Former Revenue Secretary Tarun Bajaj on Thursday made a case for taxation of agricultural income and suggested that people above the income tax threshold must pay tax, irrespective of their income source.
“It is a good thought… If I make more money than the threshold, I should pay tax,” said Bajaj at a CII conference, but added this is his personal view.
At present, agricultural income is exempt from tax under the Income Tax Act. The topic is also seen to be highly politically sensitive as it would impact farmers.
Meanwhile, addressing the session on “Mobilising Higher Tax Revenues for Financing India’s Development”, Bajaj also said he is not in favour of hiking tax rates but instead, advocated that the tax base should be expanded. “There is no need to increase tax rates,” he stressed.
Citing tax filing data, he noted the a little over 110 million people pay some kind of income tax in India of which just 70 million file returns.
“I don’t think we can be comfortable with the situation where 40 million people who pay taxes do not file returns,” he said, adding that the department has been using IT to nudge people to pay more taxes. “Notices have started going wherever there was a mismatch,” he said.
People have also filed about 500,000 updated returns, Bajaj, who superannuated last month, said.
“If we can take these measures and expand the base of the pyramid, it will bring in more tax revenue,” he said, adding that increasing the tax rate will only increase the burden on the people who already pay tax.
His comments come ahead of the Union Budget 2023-24. There are expectations that the government will consider various measures to increase tax revenue, which had remained subdued due to the Covid-19 pandemic and economic slowdown.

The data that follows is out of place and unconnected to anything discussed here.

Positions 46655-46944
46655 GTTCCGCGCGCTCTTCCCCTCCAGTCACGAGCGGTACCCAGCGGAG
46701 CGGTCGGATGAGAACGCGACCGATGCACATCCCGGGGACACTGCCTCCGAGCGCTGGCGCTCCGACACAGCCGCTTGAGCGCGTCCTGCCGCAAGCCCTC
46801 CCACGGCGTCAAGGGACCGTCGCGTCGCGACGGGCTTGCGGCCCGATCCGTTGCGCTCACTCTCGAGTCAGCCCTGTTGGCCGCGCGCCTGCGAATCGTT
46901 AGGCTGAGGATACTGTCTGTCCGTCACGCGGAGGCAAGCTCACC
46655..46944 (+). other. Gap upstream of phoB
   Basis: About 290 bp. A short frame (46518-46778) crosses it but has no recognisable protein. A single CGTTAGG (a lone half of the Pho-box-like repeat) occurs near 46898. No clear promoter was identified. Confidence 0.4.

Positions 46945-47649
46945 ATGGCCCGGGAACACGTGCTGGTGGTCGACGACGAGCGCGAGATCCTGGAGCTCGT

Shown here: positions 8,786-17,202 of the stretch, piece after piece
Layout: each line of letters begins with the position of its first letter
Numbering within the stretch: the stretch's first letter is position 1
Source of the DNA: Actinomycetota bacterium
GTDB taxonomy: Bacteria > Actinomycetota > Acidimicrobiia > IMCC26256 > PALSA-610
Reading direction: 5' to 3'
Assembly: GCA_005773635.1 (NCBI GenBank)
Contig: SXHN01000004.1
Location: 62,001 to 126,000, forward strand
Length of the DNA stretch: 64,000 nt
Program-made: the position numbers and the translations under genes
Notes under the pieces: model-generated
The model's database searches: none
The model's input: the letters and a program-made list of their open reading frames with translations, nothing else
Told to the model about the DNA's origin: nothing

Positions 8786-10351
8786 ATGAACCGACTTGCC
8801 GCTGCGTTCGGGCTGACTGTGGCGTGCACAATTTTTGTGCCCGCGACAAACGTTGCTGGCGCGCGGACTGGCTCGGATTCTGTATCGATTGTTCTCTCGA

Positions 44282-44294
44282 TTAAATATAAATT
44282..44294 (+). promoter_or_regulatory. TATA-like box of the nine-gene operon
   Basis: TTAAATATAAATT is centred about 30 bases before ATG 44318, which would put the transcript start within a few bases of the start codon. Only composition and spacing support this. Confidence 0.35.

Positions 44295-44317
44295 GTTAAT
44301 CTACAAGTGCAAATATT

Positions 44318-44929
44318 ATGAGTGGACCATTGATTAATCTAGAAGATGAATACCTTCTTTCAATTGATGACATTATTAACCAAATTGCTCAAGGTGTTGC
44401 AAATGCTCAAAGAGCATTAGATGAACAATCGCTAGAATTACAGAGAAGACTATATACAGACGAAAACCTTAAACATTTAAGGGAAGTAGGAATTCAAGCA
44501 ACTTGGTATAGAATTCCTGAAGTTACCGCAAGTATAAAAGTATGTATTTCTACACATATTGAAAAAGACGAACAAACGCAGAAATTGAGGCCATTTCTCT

Bajaj said direct buoyancy was at 2.5 last fiscal and should be about 1.7 this fiscal. The collections from the goods and services tax is also expected to increase by about 23% to 25% this fiscal, he said. Bajaj also flagged concerns over the Base Erosion and Profit Shifting Project and said that Pillar One could pose to be a contentious issue even though 141 countries have signed on it.
“It is only when the West gets hurts, it’s a problem. We were criticised on Vodafone and Cairn…Now that the West is suffering, this has become a major issue,” he said, noting that Pillar Two will actually get implemented much faster. The OECD/G20 BEPS framework aims to cut down on shifting of profits by multinational companies to low or no tax jurisdictions.
According to the OECD, Pillar One would re-allocate some taxing rights over MNCs from their home countries to the markets where they have business activities and earn profits, regardless of whether they have a physical presence there.
Pillar Two would put a floor on competition over corporate income tax, through the introduction of a global minimum corporate tax rate of 15% that countries can use to protect their tax bases.